On Thursday, October 22nd, President Trump and former Vice President Joe Biden had their final of only two Presidential debates on live television in front of the American people. While the first debate was marked by acrimony — a shouting match between two men that was difficult to be contained — and the second debate was actually not a debate at all but two separate Town Halls that were broadcast on different cable networks at the same time due to Trump’s refusal to debate virtually — the third appeared to be a bit more “tame” of an affair.
Kristen Welker, the debate moderator, did a handy job of keeping the candidates in order and was helped by the addition of mute buttons, which would automatically mute a candidates’ microphone after their allotted time to answer any question was up. Still, just because the debate was “tame” doesn’t mean that it was truthful, helpful, or meaningful to American families. Plus, for the first time in the debates, Trump and Biden addressed migration policies and the lives of the 500 plus children who were permanently separated from their parents at the border.
Here’s What Happened At The Debate
Debate moderator Kristen Welker asked President Donald Trump about his now-discontinued policy of separating parents from their children at the border when they attempted to immigrate to the United States — pointing to a now oft-cited report that found that at least 545 children have not been able to be reunited with their parents amid the near 4,000 separations that were confirmed to have occurred.
What Was Said About Immigration
Trump answered at first by blaming alleged smugglers for bringing children to the border, even though the reality of the situation is that the children had come with their parents.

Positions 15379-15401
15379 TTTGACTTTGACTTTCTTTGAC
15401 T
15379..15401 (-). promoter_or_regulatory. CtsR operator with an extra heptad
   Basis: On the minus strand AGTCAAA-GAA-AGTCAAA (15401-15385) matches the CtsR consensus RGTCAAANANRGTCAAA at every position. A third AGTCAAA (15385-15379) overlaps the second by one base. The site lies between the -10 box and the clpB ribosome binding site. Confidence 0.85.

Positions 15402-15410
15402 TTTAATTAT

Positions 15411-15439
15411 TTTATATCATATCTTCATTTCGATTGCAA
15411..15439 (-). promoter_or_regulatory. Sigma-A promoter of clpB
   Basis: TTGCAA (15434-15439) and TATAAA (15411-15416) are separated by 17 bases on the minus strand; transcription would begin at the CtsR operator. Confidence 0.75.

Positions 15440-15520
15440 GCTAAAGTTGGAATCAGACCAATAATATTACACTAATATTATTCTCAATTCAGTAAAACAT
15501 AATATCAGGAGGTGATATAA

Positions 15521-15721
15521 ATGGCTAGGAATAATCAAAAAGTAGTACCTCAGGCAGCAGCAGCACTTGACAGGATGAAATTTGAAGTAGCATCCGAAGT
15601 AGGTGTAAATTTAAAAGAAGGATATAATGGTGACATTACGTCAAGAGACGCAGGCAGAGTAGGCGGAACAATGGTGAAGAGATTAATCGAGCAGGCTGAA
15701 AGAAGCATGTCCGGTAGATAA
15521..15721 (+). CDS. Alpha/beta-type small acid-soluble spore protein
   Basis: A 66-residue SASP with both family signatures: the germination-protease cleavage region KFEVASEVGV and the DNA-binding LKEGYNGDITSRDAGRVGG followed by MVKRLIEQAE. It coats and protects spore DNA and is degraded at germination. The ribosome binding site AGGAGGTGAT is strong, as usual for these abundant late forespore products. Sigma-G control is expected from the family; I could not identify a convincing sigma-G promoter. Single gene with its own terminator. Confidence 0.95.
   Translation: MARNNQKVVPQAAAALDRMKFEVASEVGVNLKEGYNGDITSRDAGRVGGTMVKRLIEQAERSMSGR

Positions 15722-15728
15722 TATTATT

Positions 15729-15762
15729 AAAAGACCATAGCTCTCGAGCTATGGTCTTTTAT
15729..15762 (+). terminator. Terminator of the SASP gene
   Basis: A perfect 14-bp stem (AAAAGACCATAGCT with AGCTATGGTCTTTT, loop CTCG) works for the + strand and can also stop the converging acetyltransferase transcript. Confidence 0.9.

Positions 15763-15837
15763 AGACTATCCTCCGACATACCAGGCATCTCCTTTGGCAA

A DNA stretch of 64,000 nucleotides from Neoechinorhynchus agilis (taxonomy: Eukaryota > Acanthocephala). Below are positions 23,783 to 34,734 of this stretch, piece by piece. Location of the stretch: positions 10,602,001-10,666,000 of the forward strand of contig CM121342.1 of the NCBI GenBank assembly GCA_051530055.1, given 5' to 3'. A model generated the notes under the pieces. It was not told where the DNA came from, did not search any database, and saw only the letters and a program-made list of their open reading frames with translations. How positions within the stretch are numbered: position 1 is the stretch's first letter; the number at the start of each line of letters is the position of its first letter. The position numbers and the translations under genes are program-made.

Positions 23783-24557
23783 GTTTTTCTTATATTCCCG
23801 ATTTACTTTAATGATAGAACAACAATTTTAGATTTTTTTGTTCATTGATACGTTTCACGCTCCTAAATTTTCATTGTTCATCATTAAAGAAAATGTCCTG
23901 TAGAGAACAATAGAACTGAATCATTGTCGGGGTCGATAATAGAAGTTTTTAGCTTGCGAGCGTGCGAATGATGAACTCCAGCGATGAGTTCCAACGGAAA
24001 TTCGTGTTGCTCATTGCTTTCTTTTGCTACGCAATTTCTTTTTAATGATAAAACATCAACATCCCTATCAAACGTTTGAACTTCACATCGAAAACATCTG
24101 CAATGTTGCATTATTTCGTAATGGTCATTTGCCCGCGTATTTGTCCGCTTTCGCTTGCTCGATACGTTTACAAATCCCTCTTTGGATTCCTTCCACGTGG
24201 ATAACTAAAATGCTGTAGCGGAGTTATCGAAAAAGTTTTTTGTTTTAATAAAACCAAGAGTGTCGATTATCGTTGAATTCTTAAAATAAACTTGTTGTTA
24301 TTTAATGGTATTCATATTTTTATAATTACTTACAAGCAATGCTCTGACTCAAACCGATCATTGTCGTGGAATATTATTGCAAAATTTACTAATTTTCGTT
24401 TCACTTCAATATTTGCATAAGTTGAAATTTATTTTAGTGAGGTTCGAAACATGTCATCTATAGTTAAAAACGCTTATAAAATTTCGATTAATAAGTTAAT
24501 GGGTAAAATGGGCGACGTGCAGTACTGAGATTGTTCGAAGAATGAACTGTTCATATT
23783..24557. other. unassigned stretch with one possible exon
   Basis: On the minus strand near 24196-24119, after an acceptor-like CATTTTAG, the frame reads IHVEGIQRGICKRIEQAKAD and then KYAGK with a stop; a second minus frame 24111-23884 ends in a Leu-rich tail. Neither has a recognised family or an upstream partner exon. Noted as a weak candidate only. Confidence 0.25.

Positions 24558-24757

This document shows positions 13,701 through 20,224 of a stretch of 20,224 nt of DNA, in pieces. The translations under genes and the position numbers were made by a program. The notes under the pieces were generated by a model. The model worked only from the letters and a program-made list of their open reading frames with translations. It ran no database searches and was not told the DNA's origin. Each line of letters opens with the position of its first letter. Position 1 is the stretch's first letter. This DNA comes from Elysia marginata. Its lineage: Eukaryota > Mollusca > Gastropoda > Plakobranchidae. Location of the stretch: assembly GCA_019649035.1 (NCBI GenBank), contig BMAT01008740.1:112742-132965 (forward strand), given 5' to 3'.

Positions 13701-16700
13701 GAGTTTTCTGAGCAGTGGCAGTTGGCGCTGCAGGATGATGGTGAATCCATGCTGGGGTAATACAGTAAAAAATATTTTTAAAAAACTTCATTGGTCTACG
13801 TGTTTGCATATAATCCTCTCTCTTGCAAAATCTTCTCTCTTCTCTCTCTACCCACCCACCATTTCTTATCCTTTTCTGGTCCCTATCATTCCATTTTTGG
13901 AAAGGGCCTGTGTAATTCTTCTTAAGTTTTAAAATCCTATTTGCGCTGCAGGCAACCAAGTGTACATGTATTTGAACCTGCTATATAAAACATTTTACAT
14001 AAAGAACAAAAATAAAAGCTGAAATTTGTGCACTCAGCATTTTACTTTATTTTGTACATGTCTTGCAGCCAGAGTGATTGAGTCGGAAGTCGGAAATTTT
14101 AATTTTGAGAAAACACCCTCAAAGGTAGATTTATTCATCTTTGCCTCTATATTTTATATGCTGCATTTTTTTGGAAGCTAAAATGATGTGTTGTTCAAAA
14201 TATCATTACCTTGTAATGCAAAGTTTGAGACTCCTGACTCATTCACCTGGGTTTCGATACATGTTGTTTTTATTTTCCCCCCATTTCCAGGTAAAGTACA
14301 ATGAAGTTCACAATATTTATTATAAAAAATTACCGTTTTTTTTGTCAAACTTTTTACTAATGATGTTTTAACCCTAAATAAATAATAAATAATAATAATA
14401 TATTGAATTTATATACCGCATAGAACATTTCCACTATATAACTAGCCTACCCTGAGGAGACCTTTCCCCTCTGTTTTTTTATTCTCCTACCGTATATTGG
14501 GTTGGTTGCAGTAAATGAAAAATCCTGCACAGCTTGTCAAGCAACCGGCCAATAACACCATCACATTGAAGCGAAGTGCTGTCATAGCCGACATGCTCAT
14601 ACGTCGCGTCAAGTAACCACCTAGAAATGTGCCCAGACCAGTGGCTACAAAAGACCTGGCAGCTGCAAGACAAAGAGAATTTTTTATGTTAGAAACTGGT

“Children are brought here by coyotes and lots of bad people, cartels…” Trump said in unsubstantiated claims. “We now have a stronger border as we’ve ever had. We’re over 400 miles of the brand new wall, you see the numbers, and we let people in, but they have to come in legally,” Trump said. When Welker pressed him on how he would reunite the 500 children who have still not been reunited with their parents, Trump responded, “Let me just say. They built cages. You know, they used to say I built the cages. And then they had a picture in the newspaper. There was a picture of these horrible cages and they said, ‘Look at these cages, President Trump built them.’”
When Welker asked again if the kids Trump had a plan to reunite the kids with their parents, Trump said, “Yes,… we’re trying very hard. But a lot of these kids come up without the parents, they come over through cartels and the coyotes and gangs,” another unsubstantiated claim.
Biden responded, “These 500 plus kids came with parents. They separated them at the border to make it a disincentive to come to begin with… And guess what? … They got separated from their parents. And it makes us a laughingstock and violates every judge of who we are as a nation.”
Trump then repeatedly asked Joe Biden who built the cages, referring to the Obama administration’s failed immigration policy that might be the darkest mark on that presidential record. That said, under Obama (and Biden) 500 children were not separated from their parents at the border. Regardless of when a “cage” was built, it’s pretty clear how many kids were separated from parents by Trump’s policies.
So, when Trump began to admit that the family separation did occur — which is something that is undeniable — Trump said, “They are so well taken care of,” of children, some of whom were infants, who were taken from their parents permanently without their parents realizing it or after deporting their parents.